I can no longer call myself an evangelical, because what defines a white evangelical in the United States has become a longing for an authoritarian state where Christianity is prioritized and privileged.

The full piece is here. I read Mayfield’s new book, The Myth of the American Dream, this summer. If you’re into a critique of Americanism from an evangelical perspective, check it out.

A few links on politics, if you can stomach it:

The editors at America (a Jesuit magazine) released this piece before ACB was nominated. Hard to disagree here:

What all of these concentric accusations of hypocrisy have in common is that they are largely, if not entirely, about abortion and support for or opposition to Roe v. Wade. Of course, many other important issues come before the court, but its resolutions of other epochal constitutional issues—from rejecting racial segregation to requiring the recognition of same-sex marriage—have helped usher in widespread societal acceptance of major changes. On the other hand, Roe v. Wade ignited a debate that has dominated American politics and deranged the process of Supreme Court appointments for more than 40 years.

Ross Douthat (NYT) on Amy Coney Barrett and conservative feminism (a name I’m not crazy about):

A conservative feminism today, on the other hand — again, if we can say that it exists — is adaptive rather than oppositional. It takes for granted that much of what Ginsburg fought for was necessary and just; that the old order suppressed female talent and ambition; that sexism and misogyny are more potent forces than many anti-feminists allowed. It agrees that the accomplishments of Barrett’s career — in academia and now on the federal bench — could have been denied to her in 1950, and it hails that change as good.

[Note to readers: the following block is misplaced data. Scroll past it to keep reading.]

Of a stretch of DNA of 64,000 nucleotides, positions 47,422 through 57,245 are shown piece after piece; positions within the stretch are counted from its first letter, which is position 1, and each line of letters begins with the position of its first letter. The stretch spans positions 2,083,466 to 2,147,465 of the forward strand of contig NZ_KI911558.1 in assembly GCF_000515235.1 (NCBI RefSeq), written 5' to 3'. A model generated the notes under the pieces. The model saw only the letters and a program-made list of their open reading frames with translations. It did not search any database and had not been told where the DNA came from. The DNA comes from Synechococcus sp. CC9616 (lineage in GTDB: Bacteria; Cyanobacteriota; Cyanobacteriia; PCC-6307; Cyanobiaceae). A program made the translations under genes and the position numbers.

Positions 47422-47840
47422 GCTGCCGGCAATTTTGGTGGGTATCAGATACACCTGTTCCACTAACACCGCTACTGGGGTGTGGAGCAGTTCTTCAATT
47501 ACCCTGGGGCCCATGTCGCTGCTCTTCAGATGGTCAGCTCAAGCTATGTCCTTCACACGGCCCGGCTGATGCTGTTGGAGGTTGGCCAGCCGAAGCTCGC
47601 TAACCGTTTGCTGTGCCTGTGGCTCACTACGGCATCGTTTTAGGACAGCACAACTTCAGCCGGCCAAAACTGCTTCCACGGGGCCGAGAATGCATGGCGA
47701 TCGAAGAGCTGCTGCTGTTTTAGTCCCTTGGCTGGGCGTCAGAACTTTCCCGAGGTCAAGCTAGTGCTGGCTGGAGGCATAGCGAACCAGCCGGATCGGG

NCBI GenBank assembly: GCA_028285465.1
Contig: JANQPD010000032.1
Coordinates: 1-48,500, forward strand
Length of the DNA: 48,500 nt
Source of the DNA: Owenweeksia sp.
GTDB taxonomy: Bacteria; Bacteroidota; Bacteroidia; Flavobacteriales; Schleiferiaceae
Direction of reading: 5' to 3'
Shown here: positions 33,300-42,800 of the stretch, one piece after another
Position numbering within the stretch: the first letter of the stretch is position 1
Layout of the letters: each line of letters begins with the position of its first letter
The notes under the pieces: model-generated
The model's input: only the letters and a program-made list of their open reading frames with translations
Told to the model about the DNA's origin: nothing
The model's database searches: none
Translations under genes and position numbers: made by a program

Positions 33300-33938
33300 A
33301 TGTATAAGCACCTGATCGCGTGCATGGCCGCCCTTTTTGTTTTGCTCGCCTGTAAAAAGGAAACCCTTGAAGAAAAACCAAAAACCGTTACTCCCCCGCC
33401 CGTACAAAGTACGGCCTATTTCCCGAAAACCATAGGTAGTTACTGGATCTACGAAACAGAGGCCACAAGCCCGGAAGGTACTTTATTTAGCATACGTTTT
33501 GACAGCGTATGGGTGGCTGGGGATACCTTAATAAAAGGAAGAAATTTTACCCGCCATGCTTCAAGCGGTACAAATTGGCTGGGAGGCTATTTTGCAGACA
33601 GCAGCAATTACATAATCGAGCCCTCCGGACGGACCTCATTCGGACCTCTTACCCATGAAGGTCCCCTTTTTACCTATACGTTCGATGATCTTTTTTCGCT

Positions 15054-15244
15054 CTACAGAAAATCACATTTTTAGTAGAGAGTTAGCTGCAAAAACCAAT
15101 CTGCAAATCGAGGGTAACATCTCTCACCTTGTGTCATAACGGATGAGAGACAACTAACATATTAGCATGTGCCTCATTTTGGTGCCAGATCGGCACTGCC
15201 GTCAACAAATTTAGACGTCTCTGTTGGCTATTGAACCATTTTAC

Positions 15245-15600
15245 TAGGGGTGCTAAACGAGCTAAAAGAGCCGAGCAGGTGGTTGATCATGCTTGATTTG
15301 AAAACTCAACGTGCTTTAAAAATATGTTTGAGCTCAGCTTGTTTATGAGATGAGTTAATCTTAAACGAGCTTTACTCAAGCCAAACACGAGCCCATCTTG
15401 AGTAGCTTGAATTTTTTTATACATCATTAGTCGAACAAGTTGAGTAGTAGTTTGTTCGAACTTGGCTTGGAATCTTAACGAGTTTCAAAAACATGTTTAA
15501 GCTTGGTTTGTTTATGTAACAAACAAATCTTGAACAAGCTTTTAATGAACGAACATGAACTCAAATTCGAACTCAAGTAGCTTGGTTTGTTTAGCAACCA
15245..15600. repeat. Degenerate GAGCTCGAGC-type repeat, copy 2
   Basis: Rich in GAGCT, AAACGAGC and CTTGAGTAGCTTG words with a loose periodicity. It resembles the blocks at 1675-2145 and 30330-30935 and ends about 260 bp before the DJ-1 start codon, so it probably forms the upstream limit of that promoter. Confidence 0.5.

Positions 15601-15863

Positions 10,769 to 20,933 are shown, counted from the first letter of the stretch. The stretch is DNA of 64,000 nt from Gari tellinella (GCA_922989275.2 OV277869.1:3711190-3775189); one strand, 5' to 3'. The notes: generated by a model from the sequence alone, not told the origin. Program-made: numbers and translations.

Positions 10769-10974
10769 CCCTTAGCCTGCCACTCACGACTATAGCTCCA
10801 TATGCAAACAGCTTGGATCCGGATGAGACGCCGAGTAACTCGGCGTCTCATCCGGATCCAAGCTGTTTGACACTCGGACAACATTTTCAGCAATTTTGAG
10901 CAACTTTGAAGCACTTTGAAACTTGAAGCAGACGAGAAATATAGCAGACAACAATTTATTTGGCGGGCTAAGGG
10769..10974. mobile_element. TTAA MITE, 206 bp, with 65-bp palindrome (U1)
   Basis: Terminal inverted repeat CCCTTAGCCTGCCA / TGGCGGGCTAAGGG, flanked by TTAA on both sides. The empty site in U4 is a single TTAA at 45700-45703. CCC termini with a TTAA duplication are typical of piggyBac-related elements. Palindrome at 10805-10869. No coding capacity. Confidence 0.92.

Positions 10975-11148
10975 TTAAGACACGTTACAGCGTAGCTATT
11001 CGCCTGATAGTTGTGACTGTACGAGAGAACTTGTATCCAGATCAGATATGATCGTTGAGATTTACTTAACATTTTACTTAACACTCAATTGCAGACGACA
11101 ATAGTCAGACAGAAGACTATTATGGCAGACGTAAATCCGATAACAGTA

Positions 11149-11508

But then it also argues that feminism’s victories were somewhat unbalanced, that they were kinder to professional ambition than to other human aspirations, and that the society they forged has lost its equilibrium not just in work-life balance but also in other areas — sex and romance and marriage and child rearing, with the sexes increasingly alienated from one another and too many children desired but never born.

This diagnosis is not necessarily conservative; some of it might be endorsed by more radical feminists, for whom the alienation and disappointment is proof that enduring features of patriarchy and capitalism still need to be abolished.

Caitlin Flanagan in The Atlantic, also on ACB:

I’m a Catholic, more or less. I can follow along with the Mass in many languages I don’t know, and at Mass I feel connected to generations of women in my family. But People of Praise is foreign to me. If I were in the Senate, I would want to know quite a bit about it, and in particular about what it requires of its members when they operate within the secular world. In other words, what are the ecclesiastical pronouncements of her faith? These are questions that could be asked in a thorough and respectful manner. Given the national mood, I doubt that will happen.

Fall has arrived in the Pacific Northwest, but we’re still enjoying a solid two weeks of warm weather. I think I’ll see if I can get the whole family out on one last hike, before we head into the long dark.

Do you listen to your angel?

Today is the Feast of Guardian Angels, one of those little things that makes Catholicism more fun.

Pope Francis:

How many people settle down, and don’t set out on the journey, and their whole life is stalled, without moving, without doing anything! It is a danger. Like that man in the Gospel who was afraid to invest the talent. He buried it, and [said] “I am at peace, I am calm. I can’t make a mistake. So I won’t take a risk.” Many people don’t know how to make the journey, or are afraid of taking risks, and they are stalled. 

The angels help us, they push us to continue on the journey.

I want to ask you a question: Do you speak with your angel? Do you know the name of your angel? Do you listen to your angel? Do you allow yourself to be led by hand along the path, or do you need to be pushed to move?